Investigations on Void Formation in Composite Molding Processes and Structural Damping in Fiber-Reinforced Composites with Nanoscale Reinforcements
DeValve, Caleb Joshua
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Fiber-reinforced composites (FRCs) offer a stronger and lighter weight alternative to traditional materials used in engineering components such as wind turbine blades and rotorcraft structures. Composites for these applications are often fabricated using liquid molding techniques, such as injection molding or resin transfer molding. One significant issue during these processing methods is void formation due to incomplete wet-out of the resin within the fiber preform, resulting in discontinuous material properties and localized failure zones in the material. A fundamental understanding of the resin evolution during processing is essential to designing processing conditions for void-free filling, which is the first objective of the dissertation. Secondly, FRCs used in rotorcraft experience severe vibrational loads during service, and improved damping characteristics of the composite structure are desirable. To this end, a second goal is to explore the use of matrix-embedded nanoscale reinforcements to augment the inherent damping capabilities in FRCs. The first objective is addressed through a computational modeling and simulation of the infiltrating dual-scale resin flow through the micro-architectures of woven fibrous preforms, accounting for the capillary effects within the fiber bundles. An analytical model is developed for the longitudinal permeability of flow through fibrous bundles and applied to simulations which provide detailed predictions of local air entrapment locations as the resin permeates the preform. Generalized design plots are presented for predicting the void content and processing time in terms of the Capillary and Reynolds Numbers governing the molding process. The second portion of the research investigates the damping enhancement provided to FRC's in static and rotational configurations by different types and weight fractions of matrix-embedded carbon nanotubes (CNTs) in high fiber volume fraction composites. The damping is measured using dynamic mechanical analysis (DMA) and modal analysis techniques, and the results show that the addition of CNTs can increase the material damping by up to 130%. Numerical simulations are conducted to explore the CNT vibration damping effects in rotating composite structures, and demonstrate that the vibration settling times and the maximum displacement amplitudes of the different structures may be reduced by up to 72% and 50%, respectively, with the addition of CNTs.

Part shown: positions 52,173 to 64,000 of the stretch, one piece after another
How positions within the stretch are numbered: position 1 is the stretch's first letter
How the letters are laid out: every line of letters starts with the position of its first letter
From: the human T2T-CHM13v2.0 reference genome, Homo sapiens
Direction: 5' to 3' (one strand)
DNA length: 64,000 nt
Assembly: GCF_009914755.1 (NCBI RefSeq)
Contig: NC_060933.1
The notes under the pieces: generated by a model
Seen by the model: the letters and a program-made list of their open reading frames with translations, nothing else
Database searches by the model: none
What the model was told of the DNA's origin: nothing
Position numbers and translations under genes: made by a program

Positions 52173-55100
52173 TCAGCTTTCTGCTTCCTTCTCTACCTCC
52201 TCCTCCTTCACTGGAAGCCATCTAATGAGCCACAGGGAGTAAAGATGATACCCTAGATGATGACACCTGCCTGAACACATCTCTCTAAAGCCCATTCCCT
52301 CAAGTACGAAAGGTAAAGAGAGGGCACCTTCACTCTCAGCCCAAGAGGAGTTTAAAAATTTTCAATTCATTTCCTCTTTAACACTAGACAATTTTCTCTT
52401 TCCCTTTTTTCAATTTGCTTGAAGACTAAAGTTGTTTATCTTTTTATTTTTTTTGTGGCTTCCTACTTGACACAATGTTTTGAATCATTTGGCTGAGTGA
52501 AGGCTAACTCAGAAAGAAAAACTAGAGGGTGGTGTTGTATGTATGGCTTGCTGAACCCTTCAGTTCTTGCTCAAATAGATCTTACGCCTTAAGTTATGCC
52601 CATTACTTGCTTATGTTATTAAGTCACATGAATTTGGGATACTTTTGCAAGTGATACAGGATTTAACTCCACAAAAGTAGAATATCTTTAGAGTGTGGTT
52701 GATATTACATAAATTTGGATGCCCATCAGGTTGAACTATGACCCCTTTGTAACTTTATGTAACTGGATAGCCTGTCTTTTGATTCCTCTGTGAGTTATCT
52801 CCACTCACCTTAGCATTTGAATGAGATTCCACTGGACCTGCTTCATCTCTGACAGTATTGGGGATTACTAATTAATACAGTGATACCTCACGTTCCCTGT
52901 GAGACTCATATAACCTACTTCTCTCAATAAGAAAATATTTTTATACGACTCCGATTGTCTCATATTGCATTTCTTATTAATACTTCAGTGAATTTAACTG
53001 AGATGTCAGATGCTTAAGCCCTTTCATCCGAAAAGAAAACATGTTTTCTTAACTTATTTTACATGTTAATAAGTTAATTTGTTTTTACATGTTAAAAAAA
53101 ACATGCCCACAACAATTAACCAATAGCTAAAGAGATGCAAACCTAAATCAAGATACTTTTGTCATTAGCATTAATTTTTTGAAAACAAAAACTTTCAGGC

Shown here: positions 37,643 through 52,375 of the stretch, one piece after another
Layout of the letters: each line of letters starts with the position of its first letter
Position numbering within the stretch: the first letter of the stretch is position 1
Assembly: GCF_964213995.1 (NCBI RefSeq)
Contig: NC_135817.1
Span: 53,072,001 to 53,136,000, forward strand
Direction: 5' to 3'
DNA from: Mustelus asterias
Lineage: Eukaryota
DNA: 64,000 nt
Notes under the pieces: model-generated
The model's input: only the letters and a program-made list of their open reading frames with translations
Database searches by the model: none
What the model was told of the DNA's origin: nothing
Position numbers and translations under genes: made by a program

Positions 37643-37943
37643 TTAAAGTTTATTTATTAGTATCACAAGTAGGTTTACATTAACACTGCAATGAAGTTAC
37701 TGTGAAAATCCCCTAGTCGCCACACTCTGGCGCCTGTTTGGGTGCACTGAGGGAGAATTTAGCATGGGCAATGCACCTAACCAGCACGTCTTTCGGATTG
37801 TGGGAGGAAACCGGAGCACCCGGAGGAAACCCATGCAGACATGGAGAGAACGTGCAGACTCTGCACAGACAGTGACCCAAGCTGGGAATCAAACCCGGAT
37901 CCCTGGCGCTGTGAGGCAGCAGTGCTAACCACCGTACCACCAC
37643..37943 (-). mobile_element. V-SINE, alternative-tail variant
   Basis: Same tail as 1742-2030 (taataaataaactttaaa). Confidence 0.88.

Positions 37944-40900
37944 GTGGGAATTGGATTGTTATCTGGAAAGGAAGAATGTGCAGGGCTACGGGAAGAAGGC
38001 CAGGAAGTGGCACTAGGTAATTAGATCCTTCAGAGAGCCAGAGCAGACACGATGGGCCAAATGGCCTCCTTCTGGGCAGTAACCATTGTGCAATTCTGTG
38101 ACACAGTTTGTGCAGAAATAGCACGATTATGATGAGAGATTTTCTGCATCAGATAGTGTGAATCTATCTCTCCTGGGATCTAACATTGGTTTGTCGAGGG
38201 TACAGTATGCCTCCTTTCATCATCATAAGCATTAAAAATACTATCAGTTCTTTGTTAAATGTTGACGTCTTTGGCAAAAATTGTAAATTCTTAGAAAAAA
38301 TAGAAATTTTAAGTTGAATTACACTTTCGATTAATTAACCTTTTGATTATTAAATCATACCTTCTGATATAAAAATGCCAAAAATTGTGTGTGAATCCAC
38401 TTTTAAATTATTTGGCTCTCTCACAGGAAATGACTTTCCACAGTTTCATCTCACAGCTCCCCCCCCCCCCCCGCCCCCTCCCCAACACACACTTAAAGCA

- Doctoral Dissertations